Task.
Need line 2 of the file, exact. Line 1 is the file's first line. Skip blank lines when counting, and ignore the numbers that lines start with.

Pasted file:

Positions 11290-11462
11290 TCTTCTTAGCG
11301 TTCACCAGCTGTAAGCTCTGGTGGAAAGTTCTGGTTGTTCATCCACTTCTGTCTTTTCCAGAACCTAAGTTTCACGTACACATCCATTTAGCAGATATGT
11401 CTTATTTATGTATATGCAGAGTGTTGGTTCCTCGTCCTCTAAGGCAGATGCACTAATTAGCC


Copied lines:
11290 TCTTCTTAGCG